ShareThis Page

Ferlo out of line I

| Thursday, June 20, 2013, 8:55 p.m.

As a merit-shop association, Associated Builders and Contractors Inc.'s Western Pennsylvania Chapter has always stood strong on the side of providing quality products and services at competitive pricing, for the community's good.

With discussion about liquor privatization, lively debates are to be expected. However, the focus has been shifted from the issue at hand to personal attacks and assaults on the character of a family business that truly is an American success story.

State Sen. Jim Ferlo's remarks about the Sheetz family and their employees at the June 4 Senate Law and Justice Committee hearing were inexcusable.

Sheetz has supported our communities with good-paying jobs and careers for thousands, while delivering quality products, convenient access and philanthropic achievements for more than 60 years.

Ferlo is not voicing the beliefs of anyone except the public-employee unions that fill his PAC coffers. He doesn't care what is best for his constituents, only for what is best for the people who fund his election.

We need to support Gov. Corbett and the senators and representatives who have championed this free-enterprise solution. Without fair and open competition, consumers pay more.

Pennsylvania is one of only two states that think state-owned and -controlled liquor stores are the best way to go. Public-employee unions are the villains — not job creators, taxpayers and economic generators like the Sheetz family.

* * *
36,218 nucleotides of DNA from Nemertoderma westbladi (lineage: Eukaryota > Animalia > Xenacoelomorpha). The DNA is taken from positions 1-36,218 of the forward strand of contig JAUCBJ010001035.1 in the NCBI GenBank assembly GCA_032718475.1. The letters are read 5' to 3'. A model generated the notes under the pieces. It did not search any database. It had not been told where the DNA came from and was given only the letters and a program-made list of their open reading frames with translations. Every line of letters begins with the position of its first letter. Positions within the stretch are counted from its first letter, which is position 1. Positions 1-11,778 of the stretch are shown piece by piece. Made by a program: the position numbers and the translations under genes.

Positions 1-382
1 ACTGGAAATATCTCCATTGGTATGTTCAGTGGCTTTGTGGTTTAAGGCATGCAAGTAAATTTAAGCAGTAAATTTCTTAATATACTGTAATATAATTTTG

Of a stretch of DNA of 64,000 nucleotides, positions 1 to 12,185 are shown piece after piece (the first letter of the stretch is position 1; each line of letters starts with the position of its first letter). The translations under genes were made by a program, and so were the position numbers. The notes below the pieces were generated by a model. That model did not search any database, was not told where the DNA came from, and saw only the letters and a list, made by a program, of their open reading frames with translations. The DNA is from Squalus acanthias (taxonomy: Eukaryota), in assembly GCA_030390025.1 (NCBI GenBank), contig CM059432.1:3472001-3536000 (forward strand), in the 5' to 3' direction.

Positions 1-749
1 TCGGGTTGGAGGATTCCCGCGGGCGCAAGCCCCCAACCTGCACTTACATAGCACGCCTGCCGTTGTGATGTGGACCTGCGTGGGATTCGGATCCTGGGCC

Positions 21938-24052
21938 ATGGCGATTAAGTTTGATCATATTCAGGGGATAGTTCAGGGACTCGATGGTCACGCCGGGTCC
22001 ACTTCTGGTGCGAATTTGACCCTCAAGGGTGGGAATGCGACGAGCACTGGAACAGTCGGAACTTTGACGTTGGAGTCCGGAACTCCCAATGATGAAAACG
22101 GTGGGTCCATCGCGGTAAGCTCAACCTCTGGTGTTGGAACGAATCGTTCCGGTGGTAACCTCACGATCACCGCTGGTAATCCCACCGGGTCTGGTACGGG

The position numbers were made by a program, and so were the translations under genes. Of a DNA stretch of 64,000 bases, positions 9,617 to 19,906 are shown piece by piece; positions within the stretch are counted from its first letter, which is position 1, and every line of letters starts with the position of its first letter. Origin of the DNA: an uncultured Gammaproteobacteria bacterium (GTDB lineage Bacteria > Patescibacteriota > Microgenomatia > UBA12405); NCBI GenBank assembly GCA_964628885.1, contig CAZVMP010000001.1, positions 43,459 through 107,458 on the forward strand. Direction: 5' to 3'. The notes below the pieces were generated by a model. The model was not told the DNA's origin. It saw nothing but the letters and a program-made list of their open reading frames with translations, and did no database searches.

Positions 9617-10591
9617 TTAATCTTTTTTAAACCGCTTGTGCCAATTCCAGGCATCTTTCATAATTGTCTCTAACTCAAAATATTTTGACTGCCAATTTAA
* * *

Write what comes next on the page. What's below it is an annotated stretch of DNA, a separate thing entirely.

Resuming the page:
We need to stop protecting only public-employee jobs and start doing what is best for all Pennsylvanians and allow free enterprise to create more private jobs.

Eileen Watt

The writer, a former Allegheny County Council member, is president of Associated Builders and Contractors Inc.'s Western Pennsylvania Chapter (

TribLIVE commenting policy

You are solely responsible for your comments and by using you agree to our Terms of Service.

We moderate comments. Our goal is to provide substantive commentary for a general readership. By screening submissions, we provide a space where readers can share intelligent and informed commentary that enhances the quality of our news and information.

While most comments will be posted if they are on-topic and not abusive, moderating decisions are subjective. We will make them as carefully and consistently as we can. Because of the volume of reader comments, we cannot review individual moderation decisions with readers.

We value thoughtful comments representing a range of views that make their point quickly and politely. We make an effort to protect discussions from repeated comments either by the same reader or different readers

We follow the same standards for taste as the daily newspaper. A few things we won't tolerate: personal attacks, obscenity, vulgarity, profanity (including expletives and letters followed by dashes), commercial promotion, impersonations, incoherence, proselytizing and SHOUTING. Don't include URLs to Web sites.

We do not edit comments. They are either approved or deleted. We reserve the right to edit a comment that is quoted or excerpted in an article. In this case, we may fix spelling and punctuation.

We welcome strong opinions and criticism of our work, but we don't want comments to become bogged down with discussions of our policies and we will moderate accordingly.

We appreciate it when readers and people quoted in articles or blog posts point out errors of fact or emphasis and will investigate all assertions. But these suggestions should be sent via e-mail. To avoid distracting other readers, we won't publish comments that suggest a correction. Instead, corrections will be made in a blog post or in an article.